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Texas candidate for US Senate Beto O'Rourke went viral yesterday. Like, more viral than he did a few days ago when he skateboarded in the parking lot of a Whataburger to make fun of Ted Cruz calling O'Rourke a "triple meat Whataburger liberal," as if that were somehow a devastating insult instead of limp word salad with Stupid Dressing. But that was nothing compared to the reception for a video of O'Rourke giving a thoughtful, smart answer to a question about those football guys taking a knee during the National Anthem, and why it's not an "insult" to the flag or veterans, but instead one of the most American things a group of Americans could do.


Here's a video of O'Rourke's answer to a question from an audience member who said he comes from "a family of veterans," at a town hall in Houston on August 10. The man wanted to know whether O'Rourke agreed that the players' taking a knee was incredibly disrespectful to the flag, the troops, and America. And wow, what an answer!

Where a lot of politicians might try to avoid the question, O'Rourke actually contends with it, and while making clear he respects the questioner, he also says nobody's less American for having different views on the matter -- which is where some politicians might cue "Kumbayah" and call it a day. Instead, he rejects the premise outright: "My short answer is no, I don't think it's disrespectful." And then he launches into his longer answer, mentioning Taylor Branch's history bestseller Parting the Waters: America in the King Years 1954-63, and we're already in weird territory because here's a US Senate candidate talking about a book? How refreshingly unusual!

And so O'Rourke recites the litany of civil rights milestones, even noting the movement of the '50s and '60s only secured "better -- because they didn't get full -- civil rights for their fellow Americans." And Crom bless him, he even points out that these too are the heroes who fought to ensure all Americans' rights, not to take anything away from veterans, but damn it's good to hear a candidate willing to say that

The freedoms that we have were purchased not just by those in uniform -- and they definitely were -- but also by those who took their lives into their hands riding those Greyhound buses, the Freedom Riders in the deep South in the 1960s who knew full well that they would be arrested, and they were, serving time in the Mississippi State Penitentiary.

And among those heroes, O'Rourke adds, are those who take a knee in protest of the killing of unarmed black men, teenagers, and even children who "are being killed at a frightening level right now, including by members of law enforcement, without accountability and without justice."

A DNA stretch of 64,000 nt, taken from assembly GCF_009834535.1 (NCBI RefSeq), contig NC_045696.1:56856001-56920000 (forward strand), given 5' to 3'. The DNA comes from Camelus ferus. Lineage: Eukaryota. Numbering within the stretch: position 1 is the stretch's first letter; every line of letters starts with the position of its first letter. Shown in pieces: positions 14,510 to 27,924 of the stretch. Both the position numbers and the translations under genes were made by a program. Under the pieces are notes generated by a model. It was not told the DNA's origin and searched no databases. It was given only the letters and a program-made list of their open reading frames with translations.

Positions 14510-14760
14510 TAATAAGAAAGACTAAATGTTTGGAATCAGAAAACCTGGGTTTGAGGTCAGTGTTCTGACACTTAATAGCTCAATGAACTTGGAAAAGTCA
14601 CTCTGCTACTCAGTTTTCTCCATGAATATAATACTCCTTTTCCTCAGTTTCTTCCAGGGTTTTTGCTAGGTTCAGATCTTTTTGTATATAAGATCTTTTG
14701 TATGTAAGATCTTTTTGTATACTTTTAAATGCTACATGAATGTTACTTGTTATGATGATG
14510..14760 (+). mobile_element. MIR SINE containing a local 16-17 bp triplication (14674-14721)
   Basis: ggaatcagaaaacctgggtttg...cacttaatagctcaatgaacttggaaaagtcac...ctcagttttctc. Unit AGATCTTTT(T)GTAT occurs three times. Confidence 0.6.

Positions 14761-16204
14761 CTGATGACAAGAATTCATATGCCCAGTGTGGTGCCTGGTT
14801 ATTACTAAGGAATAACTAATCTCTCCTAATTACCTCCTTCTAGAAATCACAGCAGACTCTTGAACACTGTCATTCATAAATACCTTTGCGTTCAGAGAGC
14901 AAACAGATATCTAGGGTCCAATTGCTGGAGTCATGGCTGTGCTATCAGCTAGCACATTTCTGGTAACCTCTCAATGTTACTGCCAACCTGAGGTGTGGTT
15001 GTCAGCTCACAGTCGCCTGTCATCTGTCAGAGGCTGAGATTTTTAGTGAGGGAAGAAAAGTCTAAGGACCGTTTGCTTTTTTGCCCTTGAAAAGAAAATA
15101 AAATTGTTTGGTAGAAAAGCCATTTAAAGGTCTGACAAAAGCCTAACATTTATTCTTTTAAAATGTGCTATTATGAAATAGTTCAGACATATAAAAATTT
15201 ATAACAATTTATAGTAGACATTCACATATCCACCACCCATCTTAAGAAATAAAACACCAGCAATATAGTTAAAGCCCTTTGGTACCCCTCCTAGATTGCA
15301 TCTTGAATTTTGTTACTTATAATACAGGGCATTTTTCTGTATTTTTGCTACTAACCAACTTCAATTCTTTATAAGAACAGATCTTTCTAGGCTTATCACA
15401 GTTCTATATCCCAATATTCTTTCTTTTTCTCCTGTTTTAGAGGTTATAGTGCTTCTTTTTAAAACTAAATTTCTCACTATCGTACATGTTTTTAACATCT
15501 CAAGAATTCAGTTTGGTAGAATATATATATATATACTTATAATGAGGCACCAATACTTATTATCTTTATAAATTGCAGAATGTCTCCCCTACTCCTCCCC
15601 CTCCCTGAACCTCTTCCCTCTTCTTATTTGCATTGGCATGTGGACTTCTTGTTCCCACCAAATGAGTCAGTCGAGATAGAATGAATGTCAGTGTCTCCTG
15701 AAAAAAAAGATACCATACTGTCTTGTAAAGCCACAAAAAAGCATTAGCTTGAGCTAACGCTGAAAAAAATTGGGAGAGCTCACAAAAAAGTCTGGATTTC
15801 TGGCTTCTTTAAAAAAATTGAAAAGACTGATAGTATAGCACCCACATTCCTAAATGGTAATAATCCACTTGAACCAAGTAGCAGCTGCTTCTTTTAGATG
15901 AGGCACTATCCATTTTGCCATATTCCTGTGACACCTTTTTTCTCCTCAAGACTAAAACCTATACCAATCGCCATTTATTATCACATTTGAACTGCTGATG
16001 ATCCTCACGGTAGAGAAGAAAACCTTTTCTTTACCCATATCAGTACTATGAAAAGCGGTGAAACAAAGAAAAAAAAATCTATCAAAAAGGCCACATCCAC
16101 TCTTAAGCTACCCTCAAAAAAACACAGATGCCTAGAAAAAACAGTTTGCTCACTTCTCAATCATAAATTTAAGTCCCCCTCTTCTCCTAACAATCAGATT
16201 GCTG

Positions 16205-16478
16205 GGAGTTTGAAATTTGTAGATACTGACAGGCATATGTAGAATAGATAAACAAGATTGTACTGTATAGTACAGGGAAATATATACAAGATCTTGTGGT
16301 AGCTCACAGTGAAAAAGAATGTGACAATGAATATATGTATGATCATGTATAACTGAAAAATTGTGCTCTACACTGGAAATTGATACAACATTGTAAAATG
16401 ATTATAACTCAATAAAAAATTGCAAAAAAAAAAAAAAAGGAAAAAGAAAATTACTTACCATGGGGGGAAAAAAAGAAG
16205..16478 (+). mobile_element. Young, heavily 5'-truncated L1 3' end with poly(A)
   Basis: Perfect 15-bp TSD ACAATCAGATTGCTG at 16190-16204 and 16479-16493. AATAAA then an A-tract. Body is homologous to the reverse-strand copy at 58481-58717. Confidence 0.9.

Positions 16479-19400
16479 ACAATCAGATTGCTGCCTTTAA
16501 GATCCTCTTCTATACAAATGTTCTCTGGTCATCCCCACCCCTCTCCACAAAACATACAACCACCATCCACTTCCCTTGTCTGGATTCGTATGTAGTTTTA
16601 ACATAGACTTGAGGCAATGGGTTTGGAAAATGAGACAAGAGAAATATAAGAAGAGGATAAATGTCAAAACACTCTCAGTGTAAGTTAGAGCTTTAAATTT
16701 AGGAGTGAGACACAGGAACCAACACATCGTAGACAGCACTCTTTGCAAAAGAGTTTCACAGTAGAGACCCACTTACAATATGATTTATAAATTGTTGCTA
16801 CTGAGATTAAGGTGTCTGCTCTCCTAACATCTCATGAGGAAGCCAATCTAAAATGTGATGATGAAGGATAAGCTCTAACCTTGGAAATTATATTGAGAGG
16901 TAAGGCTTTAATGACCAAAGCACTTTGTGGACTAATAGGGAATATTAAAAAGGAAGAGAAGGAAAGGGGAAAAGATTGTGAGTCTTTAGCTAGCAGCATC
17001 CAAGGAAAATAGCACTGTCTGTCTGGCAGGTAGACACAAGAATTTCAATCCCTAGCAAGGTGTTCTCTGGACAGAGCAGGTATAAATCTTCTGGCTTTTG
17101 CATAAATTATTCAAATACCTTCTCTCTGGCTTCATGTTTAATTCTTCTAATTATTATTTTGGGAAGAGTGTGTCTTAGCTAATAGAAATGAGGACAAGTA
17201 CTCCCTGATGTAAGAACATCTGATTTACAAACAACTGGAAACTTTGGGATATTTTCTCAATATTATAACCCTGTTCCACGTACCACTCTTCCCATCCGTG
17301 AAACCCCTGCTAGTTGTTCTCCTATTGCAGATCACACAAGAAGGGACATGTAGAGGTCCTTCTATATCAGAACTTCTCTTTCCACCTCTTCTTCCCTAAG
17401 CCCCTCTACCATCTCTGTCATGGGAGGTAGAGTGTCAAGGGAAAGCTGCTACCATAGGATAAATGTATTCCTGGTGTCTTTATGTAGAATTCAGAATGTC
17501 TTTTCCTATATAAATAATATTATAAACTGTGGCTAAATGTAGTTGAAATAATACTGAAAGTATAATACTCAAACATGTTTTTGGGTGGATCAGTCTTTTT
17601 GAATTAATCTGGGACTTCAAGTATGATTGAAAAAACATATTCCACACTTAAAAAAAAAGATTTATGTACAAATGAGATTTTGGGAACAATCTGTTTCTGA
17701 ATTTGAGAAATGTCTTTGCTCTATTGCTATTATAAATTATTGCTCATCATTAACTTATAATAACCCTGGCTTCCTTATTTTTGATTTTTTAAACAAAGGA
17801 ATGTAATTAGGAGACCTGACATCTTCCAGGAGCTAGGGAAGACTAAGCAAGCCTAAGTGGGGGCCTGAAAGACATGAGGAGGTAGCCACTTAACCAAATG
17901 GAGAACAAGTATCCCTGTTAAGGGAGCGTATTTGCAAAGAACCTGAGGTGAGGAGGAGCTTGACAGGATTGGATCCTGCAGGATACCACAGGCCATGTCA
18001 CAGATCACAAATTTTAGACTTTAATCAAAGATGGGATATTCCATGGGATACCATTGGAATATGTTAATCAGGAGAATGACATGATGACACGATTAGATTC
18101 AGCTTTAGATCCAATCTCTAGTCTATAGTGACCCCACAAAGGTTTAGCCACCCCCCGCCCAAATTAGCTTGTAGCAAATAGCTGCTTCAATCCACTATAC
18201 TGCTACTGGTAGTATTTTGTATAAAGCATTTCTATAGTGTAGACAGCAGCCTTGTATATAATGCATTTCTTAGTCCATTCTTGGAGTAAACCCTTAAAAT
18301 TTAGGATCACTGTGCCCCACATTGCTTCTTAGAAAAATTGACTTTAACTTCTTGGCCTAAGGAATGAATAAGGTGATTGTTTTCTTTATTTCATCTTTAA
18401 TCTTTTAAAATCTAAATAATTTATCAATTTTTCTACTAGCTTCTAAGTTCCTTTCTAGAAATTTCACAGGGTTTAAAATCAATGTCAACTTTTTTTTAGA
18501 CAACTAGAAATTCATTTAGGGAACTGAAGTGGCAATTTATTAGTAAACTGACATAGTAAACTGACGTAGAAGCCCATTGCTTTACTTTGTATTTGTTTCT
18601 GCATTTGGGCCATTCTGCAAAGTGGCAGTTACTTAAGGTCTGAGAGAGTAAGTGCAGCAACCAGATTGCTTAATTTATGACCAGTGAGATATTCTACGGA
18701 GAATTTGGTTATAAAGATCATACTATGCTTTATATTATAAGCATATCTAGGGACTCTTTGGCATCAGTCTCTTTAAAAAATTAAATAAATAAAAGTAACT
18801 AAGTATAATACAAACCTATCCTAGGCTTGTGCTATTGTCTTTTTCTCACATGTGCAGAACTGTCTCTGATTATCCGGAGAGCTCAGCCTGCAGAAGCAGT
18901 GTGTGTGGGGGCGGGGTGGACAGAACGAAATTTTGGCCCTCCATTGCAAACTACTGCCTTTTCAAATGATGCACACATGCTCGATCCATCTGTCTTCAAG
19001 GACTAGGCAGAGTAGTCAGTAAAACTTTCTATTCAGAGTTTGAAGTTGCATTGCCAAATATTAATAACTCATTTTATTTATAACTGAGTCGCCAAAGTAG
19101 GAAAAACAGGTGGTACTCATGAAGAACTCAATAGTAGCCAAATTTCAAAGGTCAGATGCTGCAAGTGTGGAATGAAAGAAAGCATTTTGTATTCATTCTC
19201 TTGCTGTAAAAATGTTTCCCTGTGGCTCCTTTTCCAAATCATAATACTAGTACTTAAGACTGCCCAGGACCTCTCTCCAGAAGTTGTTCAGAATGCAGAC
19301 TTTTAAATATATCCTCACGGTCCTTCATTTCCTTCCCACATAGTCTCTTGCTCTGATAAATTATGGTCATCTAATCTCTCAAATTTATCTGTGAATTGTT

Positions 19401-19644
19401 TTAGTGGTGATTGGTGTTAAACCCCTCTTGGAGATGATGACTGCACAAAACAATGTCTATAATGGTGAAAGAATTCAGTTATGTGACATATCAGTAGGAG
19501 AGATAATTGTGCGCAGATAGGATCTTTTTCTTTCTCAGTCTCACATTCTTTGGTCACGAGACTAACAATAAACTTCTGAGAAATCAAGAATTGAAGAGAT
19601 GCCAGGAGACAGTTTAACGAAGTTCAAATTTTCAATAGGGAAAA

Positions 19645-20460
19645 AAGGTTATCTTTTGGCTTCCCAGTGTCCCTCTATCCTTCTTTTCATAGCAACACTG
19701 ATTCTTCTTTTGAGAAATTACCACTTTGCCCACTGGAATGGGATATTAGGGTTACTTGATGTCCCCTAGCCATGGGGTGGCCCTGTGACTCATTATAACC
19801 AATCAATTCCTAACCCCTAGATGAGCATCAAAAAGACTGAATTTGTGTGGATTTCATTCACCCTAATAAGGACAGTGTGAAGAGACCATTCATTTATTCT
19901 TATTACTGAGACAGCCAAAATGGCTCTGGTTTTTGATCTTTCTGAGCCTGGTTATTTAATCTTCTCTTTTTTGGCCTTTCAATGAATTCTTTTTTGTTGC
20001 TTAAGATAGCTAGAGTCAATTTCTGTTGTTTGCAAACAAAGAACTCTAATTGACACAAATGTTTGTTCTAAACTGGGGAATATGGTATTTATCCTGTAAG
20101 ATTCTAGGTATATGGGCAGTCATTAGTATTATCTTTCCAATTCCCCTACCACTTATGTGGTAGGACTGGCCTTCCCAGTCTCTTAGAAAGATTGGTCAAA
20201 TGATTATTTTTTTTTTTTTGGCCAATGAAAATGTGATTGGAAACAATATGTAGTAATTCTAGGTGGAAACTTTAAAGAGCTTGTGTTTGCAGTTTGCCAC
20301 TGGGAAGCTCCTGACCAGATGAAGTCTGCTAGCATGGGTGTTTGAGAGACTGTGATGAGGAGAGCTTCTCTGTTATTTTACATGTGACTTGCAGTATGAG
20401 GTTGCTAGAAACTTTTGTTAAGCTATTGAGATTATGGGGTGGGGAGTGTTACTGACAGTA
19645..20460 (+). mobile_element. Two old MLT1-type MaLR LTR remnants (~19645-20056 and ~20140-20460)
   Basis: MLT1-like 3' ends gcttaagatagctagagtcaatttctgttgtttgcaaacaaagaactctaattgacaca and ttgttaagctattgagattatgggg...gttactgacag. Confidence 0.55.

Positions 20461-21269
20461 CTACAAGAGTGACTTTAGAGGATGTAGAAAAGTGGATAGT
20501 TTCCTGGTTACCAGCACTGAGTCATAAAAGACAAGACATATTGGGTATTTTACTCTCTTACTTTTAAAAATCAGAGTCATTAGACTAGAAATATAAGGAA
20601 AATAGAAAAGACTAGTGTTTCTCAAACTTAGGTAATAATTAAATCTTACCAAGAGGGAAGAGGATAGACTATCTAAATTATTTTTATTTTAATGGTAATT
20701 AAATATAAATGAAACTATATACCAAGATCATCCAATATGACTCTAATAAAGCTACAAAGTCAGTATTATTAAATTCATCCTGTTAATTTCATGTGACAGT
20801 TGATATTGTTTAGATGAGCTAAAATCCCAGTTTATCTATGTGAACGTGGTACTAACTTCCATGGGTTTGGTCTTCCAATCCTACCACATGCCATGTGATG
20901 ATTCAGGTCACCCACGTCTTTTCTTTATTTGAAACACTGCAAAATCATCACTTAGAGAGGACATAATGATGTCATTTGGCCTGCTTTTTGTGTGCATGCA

Of the NFL players and their protest, O'Rourke says,

I can think of nothing more American than to peacefully stand up, or take a knee, for your rights anytime, anywhere, any place."

And that's the real meaning of patriotism, Charlie Brown.

We should add that the video above isn't quite the one that went viral; the one that went big on Twitter was this thing from Now This News, which added a bunch of unnecessary glurge-y music that actually diminishes the effectiveness of the answer if you ask us (and you did, because here we are).

Ted Cruz, as if compelled to prove why he's the least liked member of the Senate, decided it would be real smart to portray O'Rourke as an out of touch liberal who hates the national anthem. Completely blowing off all those examples of civil rights troublemakers, Cruz tried to get some mileage from O'Rourke's conclusion, because what sort of monster would ever think protest solved anything?

"When Beto O'Rourke says he can't think of anything more American (than players taking a knee), well I got to tell you, I can," Cruz said to loud applause.

As an example, Cruz noted that service members on military posts around the nation routinely salute the flag and stand at attention whenever the anthem is played.

Yeah, Ted, O'Rourke definitely said he's against the flag and military service, you cheap lying idiot. If anything, Cruz's pissiness seems like a really bad strategy: It's bringing even more attention to the video, and O'Rourke comes out looking like a statesman who's ready to bring people together. It's unclear whether Cruz will get much mileage out of flogging the flag fetish -- it certainly does the job for some folks -- but a whole lot of people on Twitter who seemed lukewarm on O'Rourke are talking about him now like he's the Bill Clinton of 1992 or that charming Obama fellow of the 2004 Dem convention. Or at the very least, like he's the guy to finally flip Texas blue for the first time in ages.

In other words, get ready for Cruz to ask where O'Rourke was really born. Or not, because it wasn't Canada.

When they go dumbass, we go smartass. Support well-informed smartassery by sending Yr Wonkette some money! Or click the tip jar below!

[Texas Monthly / Caller Times / BuzzFeed News]

Doktor Zoom

Doktor Zoom's real name is Marty Kelley, and he lives in the wilds of Boise, Idaho. He is not a medical doctor, but does have a real PhD in Rhetoric. You should definitely donate some money to this little mommyblog where he has finally found acceptance and cat pictures. He is on maternity leave until 2033. Here is his Twitter, also. His quest to avoid prolixity is not going so great.

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